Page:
INSIGHTS | May 29, 2013

Security 101: Machine Learning and Big Data

The other week I was invited to keynote at the ISSA CISO Forum on Incident Response in Dallas and in the weeks prior to it I was struggling to decide upon what angle I should take. Should I be funny, irreverent, diplomatic, or analytical? Should I plaster slides with the last quarter’s worth of threat statistics, breach metrics, and headline news? Should I quip some anecdote and hope the attending CISO’s would have an epiphany that’ll fundamentally change the way they secure their organizations?

In the end I did none of that… instead I decided to pull apart the latest batch of security buzzwords – “Big Data” and “Machine Learning”.

If you attended RSA USA (or any major security vendor/booth conference) this year you can’t have missed the fact that everything from Antivirus through to USB memory sticks now come with a dab of big data, a sprinkling of machine learning, and a dollop of cloud for good measure. Thankfully I’m a cynic; or else I’d have been thrashing around on the ground in an epileptic fit from all the flashy marketing claims and trademarked nonsense phrases.

I guess I’m lucky to be in the position of having had several years of exposure to some of the greatest minds at Georgia Tech as they drummed in to me on a daily basis the “what and how” of machine learning in the context of solving many of today’s toughest security problems.

So, it was with that in mind that I thought “If I’m a CISO and everything I know about machine learning and big data came from carefully rehearsed vendor sound bites and glossy pamphlets, would I be able to tell the difference between Chanel #5 and cow manure?” The obvious answer would result in some very happy farmers.

What was the net result of this self-inflection and impending deadline? I crafted a short presentation for CISO’s… a 101 course on machine learning and big data… and it included ducks.

If you’re in the upper tiers of your organization and you’ve had sales folks pimping you their latest cloud-infused, big data-munching, machine learning, and world-hunger-solving security solution, please carry on reading as I attempt to explain the basics of the latest and greatest in buzzwords…

First of all – some context! In the world of breach detection and incident response there’s a common idiom: “If it walks like a duck, flies like a duck, and quacks like a duck… it must be a duck.”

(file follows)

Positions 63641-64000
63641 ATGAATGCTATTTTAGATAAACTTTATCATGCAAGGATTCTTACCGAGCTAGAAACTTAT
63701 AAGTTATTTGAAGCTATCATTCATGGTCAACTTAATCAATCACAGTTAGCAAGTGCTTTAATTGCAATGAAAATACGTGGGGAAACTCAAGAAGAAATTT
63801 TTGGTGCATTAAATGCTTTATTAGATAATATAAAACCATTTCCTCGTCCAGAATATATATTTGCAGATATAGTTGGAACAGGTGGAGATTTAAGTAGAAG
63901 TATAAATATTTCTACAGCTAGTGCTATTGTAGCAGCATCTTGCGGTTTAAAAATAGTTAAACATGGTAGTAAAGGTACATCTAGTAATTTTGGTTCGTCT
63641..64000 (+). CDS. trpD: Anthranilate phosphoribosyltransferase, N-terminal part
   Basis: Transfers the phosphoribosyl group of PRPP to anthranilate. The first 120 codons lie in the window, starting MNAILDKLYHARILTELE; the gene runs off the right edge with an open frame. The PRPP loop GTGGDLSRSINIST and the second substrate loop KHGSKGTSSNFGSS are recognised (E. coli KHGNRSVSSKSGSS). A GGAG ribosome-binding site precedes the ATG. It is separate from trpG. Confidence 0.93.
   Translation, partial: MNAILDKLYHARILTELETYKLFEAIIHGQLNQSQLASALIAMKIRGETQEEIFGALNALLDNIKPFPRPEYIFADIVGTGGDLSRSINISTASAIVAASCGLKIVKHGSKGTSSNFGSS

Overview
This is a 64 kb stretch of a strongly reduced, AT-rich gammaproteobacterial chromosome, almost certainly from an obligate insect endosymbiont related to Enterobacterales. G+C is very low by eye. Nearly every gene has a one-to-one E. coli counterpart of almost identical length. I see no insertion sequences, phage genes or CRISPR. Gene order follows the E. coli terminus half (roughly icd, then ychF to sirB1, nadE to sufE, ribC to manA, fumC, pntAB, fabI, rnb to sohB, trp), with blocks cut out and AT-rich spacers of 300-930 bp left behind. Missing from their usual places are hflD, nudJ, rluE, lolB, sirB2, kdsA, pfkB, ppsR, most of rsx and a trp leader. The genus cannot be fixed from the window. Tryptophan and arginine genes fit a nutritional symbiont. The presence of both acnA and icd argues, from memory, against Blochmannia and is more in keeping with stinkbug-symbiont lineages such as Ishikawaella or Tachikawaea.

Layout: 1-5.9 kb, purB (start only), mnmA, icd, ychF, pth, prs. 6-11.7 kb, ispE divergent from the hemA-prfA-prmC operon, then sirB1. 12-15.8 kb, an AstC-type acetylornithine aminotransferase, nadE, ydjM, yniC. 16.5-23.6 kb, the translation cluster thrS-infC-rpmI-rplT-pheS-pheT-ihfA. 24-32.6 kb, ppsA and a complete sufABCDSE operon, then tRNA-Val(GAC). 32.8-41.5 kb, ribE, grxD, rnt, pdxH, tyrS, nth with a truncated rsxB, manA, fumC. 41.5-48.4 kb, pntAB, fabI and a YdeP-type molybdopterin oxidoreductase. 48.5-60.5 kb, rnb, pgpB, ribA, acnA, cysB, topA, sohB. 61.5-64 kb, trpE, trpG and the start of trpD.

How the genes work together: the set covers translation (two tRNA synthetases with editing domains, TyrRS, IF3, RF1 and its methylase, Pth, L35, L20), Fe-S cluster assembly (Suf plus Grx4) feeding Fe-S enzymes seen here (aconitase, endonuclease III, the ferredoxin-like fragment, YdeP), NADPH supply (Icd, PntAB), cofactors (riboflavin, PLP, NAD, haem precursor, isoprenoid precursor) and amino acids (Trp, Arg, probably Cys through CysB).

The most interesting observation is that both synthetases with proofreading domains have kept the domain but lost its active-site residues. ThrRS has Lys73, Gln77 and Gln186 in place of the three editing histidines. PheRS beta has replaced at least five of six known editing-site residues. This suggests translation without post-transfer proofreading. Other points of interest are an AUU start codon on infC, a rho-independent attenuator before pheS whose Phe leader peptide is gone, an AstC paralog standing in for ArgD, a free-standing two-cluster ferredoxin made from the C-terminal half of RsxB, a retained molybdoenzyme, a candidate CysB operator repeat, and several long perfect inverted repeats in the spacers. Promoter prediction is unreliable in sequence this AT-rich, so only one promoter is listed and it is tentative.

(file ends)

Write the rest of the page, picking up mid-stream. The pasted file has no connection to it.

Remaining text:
Now I could easily spend another 5,000 words explaining why such an idiom doesn’t apply to modern security threats, targeted attacks and advanced persistent threats, but you’ll have to wait for a different blog post. Rather, for this 101 lesson, it’s important to understand the concept of “Feature Selection” – which in the case of this idiom includes: walking, flying and quacking.

If you’ve been tasked with dealing with a duck problem, ideally you’d be an aficionado on the feet, wings and sounds of ducks. You’d be able to apply this knowledge to each bird you have the time to focus your attention on and make a determination: Duck, or Not a Duck. As a security professional, you’d be versed in the various attributes of certain threats – and able to derive a conclusion as to the nature of the security problem.

The problem though is that at scale things break down.
What do you do when there’s too many to analyze, when time is too short, and when you can’t make out all the duck features from afar? This is typical of the big data problem (and your everyday network traffic). Storing the data is the easy part. Retrieving the data is mechanically complicated, but solvable.

Meanwhile, making decisions and taking actions upon the data is typically the most difficult part. With every doubling of data, your problem grows exponentially.

The traditional method of dealing with the situation has been to employ signature matching systems. In essence, we build rules based upon the features we’ve previously identified as significant and capable of bounding the problem (or duck selection). We then compare these rules against the sample animal and receive a binary answer – Duck, or Not a Duck.

Signature systems can be very efficient at classification. Just look at your average Intrusion Prevention System (IPS). A problem though lies in the scope of the features that had been defined.

If those features (or parameters) used for classification are too narrow (or too broad) then evasion is not only probable, but guaranteed. In essence, for a threat (or duck) to be classified, it must have been observed in the past or carefully predicted (although rare).

From an attacker’s perspective, knowledge of those features and triggering parameters makes it a trivial task to evade or to conduct false flag operations. Just think – hunters do this all the time with their floating duck decoys. Even fellow duck hunters have been known to mistakenly take pot-shots at them too.

Switching pace a little, let’s look at the network a little.
The big green blob is all the network traffic for an organization for a week. The red blog right-of-center is traffic associated with an active breach, and the lighter red blob with the dotted lines are just general malicious traffic observed within the network. In this two-dimensional view (if I hadn’t color-coded it previously) you’d have a near impossible task differentiating between them. As it is, the malicious traffic is mixed with both the “safe” and “breach” traffic.

The trick in differentiating between the network traffic types lies in increasing the dimensionality of the problem. What was a two-dimensional blob suddenly becomes much clearer when an appropriate view or perspective to the data is added. In the context of the above diagram, the addition of a z-axis and an extension in to the third-dimension allows the observer (i.e. analyst) to easily differentiate between the traffic types – for example, the axis could represent “country code of destination IP address”. In this context, the appropriate feature selection can greatly simplify the detection problem. Choosing appropriate features is important – nay, it’s critical!